I prefer the use of materials such as algae, switch grass and waste to produce feed stocks for alternate fuels. Primarily because these materials can be grown on land unsuitable for agriculture. I went shopping with my wife the other day. We observed that the price of ground chuck has risen from $4.02 per pound to $4.82 in one year. That’s an increase of 20%.
Ethanol producers recently stated that they produced more than 400 million liters (that’s actually about 100 million gal.) of corn-based ethanol last quarter. Current U.S. crude oil production is approximately 400 million gal. per day. And much of the ethanol being produced is exported.
Evidently, our political leaders have decided that we should be content to pay 20% more for foods such as beef, milk, etc., so that ethanol producers and Big Ag can increase their profits. I’m having trouble accepting that type of reasoning.
Personally, I think corn-based ethanol is finished. If ethanol producers can’t quickly gear up to produce cellulosic ethanol, then ethanol will fall out of favor with both consumers and regulators. Biodiesel may also fall out of favor because of its unfortunate association with ethanol and Big Ag. That’s a shame. Biodiesel is an attractive alternate fuel if the producers will focus on developing strains that solve the oxidative instability and low-temperature performance problems that have hampered biodiesel’s universal acceptance for years. Come on, scientists—it’s up to you!
Unfortunately, my dreams for algae-based fuels are being slowly shattered. Algae are grown commercially with great success by several different methods, but production of biofuels from algae has proven costly and problematic. Algae ethanol currently costs $5.00 per gallon. Since algae-based biofuels currently cost about double that of other biofuels, algae producers are switching to manufacturing cosmetics, drugs and health supplements to improve profitability. Algae have also proven to be a great source for the production of Omega-3 fatty acids. The Algae Biomass Organization predicts that algae will one day be the dominant supplier of Omega-3s.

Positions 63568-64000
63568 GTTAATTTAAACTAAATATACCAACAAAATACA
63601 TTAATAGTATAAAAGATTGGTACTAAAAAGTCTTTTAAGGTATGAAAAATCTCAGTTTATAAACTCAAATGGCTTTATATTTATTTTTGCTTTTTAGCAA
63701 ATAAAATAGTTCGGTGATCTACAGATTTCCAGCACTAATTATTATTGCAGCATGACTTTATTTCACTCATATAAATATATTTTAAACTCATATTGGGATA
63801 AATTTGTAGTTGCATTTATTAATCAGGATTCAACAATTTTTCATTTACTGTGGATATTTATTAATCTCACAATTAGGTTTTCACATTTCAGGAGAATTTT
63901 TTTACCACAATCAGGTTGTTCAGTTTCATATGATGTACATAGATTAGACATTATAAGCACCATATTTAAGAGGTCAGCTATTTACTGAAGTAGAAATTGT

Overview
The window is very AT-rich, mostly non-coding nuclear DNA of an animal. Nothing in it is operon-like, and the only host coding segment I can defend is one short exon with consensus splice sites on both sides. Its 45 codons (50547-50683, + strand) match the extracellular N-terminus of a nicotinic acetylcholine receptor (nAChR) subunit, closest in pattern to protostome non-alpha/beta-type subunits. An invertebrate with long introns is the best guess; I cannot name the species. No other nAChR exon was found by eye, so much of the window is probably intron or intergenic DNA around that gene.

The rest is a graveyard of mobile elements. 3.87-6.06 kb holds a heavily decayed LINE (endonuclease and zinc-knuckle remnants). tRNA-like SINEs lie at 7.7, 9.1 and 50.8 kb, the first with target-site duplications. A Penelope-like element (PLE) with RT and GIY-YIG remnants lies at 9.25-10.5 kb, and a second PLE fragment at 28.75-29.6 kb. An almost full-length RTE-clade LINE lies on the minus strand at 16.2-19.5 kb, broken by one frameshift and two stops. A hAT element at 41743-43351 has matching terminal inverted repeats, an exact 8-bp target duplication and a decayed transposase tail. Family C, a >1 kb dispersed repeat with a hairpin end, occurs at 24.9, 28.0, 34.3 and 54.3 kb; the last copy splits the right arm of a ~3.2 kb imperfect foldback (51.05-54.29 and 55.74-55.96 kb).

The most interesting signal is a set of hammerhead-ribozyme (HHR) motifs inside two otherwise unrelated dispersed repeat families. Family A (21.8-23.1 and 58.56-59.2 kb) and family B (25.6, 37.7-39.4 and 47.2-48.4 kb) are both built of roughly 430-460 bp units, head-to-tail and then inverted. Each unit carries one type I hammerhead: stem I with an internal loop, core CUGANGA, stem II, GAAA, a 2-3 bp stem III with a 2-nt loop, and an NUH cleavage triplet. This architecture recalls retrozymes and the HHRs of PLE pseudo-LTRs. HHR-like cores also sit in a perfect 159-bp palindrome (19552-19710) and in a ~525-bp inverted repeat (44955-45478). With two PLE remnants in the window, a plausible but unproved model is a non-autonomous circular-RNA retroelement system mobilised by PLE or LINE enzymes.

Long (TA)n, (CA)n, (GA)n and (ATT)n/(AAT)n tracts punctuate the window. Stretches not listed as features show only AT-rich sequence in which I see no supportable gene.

Thankfully, our nation’s dependence on Middle East crude oil has been significantly reduced. This is primarily due to the increased production of U.S. crude brought about by “fracking” for natural gas. Daimler recently stated that it thought diesel would be the dominant commercial fuel for many years. I agree with them, particularly in light of some of the engine research they and others are doing.
Daimler and Mahle recently surprised automotive experts by developing engines utilizing cast steel pistons. For many years, engine builders used aluminum pistons because their lighter weight allowed engines to rev higher and dissipate heat more rapidly. Due to differences in thermal expansion rates, there must be more clearance aluminum pistons and steel cylinders to avoid contact failures. This adversely affects piston ring seating.
By using steel pistons in liners, piston clearances can be closed up significantly with resultant significant decreases in oil consumption and increases in fuel economy. We all know that if oil consumption is decreased, gaseous emissions are also decreased. Another benefit is that pistons, which operate at a higher temperature, can also improve fuel economy by improving combustion efficiency. Greenhouse gas (GHG) emissions such as CO2 are also reduced when fuel economy is improved. Although these pistons were developed primarily for light-duty diesels, look for them to eventually spread across the entire diesel engine line.
Recently, I’ve also read of considerable R&D being focused on opposed piston engines. Opposed piston engines can generate higher power densities at lower engine weights, so they seem to me to be a promising alternate engine design. Experts say they are still five years away from production.